The Ultimate Gift
By Kate Morgan

Before the end of the day, 17 people in the United States will die waiting for an organ transplant. In the time it takes you to read this story, one new name will be added to the transplant waiting list. The need for organ and tissue donation is huge. And while 95 percent of people support organ donation, only 58 percent are registered donors, according to the U.S. Department of Health and Human Services. The Gift of Life Donor Program, which covers South Jersey (as well as eastern Pennsylvania and Delaware), has led the nation each year since 2008, coordinating more organ and tissue donations than any other region in the country. Still, in this region alone there are more than 5,000 men, women and children waiting for a life-saving transplant. Across South Jersey, transplant recipients and the families of deceased donors alike are working to save more of those lives, telling their stories and urging everyone to give the gift of life.

 “I feel a responsibility to take care of my donor’s soul, as best I can.” – Peter Matthews

When you ask Peter Matthews how old he is, the Oaklyn resident won’t give you a straight answer. Instead, he says he’s “64+6.” That’s because 6 years ago he began a brand-new life, thanks to a liver donation from a young man whose name he doesn’t know. 

Matthews’ liver disease had been under control until the fall of 2017, when he “got really, really sick, really quickly. They told me a transplant was the only way I was going to survive,” he says. Matthews was close to death when a match was found: a deceased young man in Pennsylvania whose family had chosen to donate his organs. 

It’s a gift that Matthews, a father to 5 and grandfather of 3, doesn’t take for granted. “I’m living a wonderful life,” he says. “I wake up saying thank you and never, ever have a bad day.”

Gift of Life protects the identities of donor families, unless they choose to be in communication with recipients. But through the organization, Matthews has been able to write to his donor’s family. 

“I say that I want to live a life that the kid would be proud of and that his family would be proud of,” he says. “I try and tell them little things that have happened. You know, my grandkids did this, we did that, how simply wonderful my life is, and what I’m trying to do: Live it for him. Live the life he couldn’t live.”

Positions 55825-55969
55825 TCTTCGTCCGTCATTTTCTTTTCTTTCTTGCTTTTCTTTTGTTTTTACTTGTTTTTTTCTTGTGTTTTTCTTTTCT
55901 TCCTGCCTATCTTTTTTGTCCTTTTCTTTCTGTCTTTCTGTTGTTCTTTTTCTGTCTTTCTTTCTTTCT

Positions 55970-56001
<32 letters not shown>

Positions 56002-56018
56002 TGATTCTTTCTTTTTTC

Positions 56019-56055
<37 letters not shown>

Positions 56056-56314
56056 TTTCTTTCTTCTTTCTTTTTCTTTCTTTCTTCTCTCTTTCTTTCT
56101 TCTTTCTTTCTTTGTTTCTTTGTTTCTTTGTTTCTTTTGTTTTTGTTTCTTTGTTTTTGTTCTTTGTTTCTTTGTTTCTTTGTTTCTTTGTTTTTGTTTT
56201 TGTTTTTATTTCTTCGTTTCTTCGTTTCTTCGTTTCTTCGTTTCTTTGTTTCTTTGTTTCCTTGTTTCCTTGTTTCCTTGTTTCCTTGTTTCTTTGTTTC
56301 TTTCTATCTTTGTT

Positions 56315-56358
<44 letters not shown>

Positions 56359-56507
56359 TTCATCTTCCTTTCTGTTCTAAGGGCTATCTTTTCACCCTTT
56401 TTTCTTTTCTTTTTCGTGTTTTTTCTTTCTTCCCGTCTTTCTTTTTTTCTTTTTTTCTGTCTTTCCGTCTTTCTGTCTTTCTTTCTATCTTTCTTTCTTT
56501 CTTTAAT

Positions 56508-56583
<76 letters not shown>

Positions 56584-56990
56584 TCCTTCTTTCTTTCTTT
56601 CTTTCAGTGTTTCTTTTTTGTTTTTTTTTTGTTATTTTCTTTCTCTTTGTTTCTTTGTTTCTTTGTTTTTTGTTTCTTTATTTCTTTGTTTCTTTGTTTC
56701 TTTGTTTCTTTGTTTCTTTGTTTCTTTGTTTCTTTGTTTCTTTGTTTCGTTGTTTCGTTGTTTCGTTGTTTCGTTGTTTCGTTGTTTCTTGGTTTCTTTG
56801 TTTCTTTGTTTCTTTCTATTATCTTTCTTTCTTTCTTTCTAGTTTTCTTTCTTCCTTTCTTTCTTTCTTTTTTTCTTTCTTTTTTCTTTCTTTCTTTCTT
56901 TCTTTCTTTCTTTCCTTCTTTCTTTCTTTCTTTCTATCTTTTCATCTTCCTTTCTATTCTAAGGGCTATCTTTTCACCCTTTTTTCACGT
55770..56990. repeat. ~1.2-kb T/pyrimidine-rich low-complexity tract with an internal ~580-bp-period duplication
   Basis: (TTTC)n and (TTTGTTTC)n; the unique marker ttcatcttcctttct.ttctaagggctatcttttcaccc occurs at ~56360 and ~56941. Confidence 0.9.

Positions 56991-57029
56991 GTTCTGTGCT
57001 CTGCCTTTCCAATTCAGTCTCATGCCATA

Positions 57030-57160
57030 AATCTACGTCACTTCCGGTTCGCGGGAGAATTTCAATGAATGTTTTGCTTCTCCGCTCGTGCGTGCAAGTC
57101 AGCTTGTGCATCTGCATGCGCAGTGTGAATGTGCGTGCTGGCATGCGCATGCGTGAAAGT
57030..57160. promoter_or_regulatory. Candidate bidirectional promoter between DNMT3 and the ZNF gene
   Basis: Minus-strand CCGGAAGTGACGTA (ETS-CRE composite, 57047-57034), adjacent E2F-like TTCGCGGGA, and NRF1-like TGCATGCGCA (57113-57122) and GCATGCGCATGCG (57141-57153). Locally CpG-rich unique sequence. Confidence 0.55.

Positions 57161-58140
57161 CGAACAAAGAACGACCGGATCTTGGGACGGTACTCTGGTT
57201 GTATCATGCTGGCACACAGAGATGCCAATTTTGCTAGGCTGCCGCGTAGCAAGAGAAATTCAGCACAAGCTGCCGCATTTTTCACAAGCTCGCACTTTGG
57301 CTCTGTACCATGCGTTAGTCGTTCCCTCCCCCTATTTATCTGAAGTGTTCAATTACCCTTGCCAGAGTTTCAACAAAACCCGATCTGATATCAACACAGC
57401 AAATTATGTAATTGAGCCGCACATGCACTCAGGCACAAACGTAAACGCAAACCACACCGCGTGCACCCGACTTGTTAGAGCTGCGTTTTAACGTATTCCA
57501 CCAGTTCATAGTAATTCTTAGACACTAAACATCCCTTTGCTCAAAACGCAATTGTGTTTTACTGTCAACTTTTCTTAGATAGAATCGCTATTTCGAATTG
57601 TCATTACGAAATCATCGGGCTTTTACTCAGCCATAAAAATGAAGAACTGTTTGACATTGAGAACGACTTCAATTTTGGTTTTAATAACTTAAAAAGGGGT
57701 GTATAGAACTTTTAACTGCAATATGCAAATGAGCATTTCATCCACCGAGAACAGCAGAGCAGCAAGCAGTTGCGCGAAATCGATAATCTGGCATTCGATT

Matthews feels his liver donor’s presence all the time. In a literal sense, he’s carrying around the young man’s DNA. In a more philosophical fashion, Matthews feels responsible for safeguarding a part of his soul. 

“I talk to him, and he talks back,” Matthews says. “I thought I was crazy until I started speaking to other recipients: It’s a phenomenon that many transplanters feel.”

Whenever something good happens, Matthews is sure to celebrate alongside his donor, whose gift ensured Matthews was around to enjoy it. And enjoy it he has: A few years ago, he summited Mount Kilimanjaro. 

“Even if the kid lived, maybe he never gets to Africa to climb the tallest freestanding mountain on the planet,” Matthews says. “So I did it for us both. When I got to the top, I looked north to North Africa, East to the Indian Ocean and Kenya, South to Mozambique and then West, over through Uganda to West Africa. And it felt good. I spoke to the kid then. I said, ‘We made it.’”

 

“The test showed we were a match. A perfect match.” – Bill Sumiel

On his very last day as an Uber driver, Tim Letts gave Bill Sumiel a ride. The trip would change both of their lives. 

Sumiel, a Salem native who served for many years on the town’s school board and as its city council president, was diagnosed with Type II diabetes in 1995. Years of taking medication for the condition caused irreparable damage to his kidneys. In 2017, he started dialysis and was placed on the transplant list. 

In 2020, Sumiel, now 74, needed a ride home from his vascular center in Vineland. The center called him an Uber. “The driver was an outgoing person, so it was easy to strike up a conversation for our 40-minute ride,” says Sumiel. “I told the driver about being on dialysis and needing a kidney.” 

Tim Letts, an Army veteran from Cape May in his early 30s, thought about his own lifestyle: He keeps in shape, doesn’t drink, doesn’t smoke. “I’d probably be a good donor,” he told Sumiel. He thought hard about it for the rest of the ride, but something about Sumiel had Letts’ mind already made up.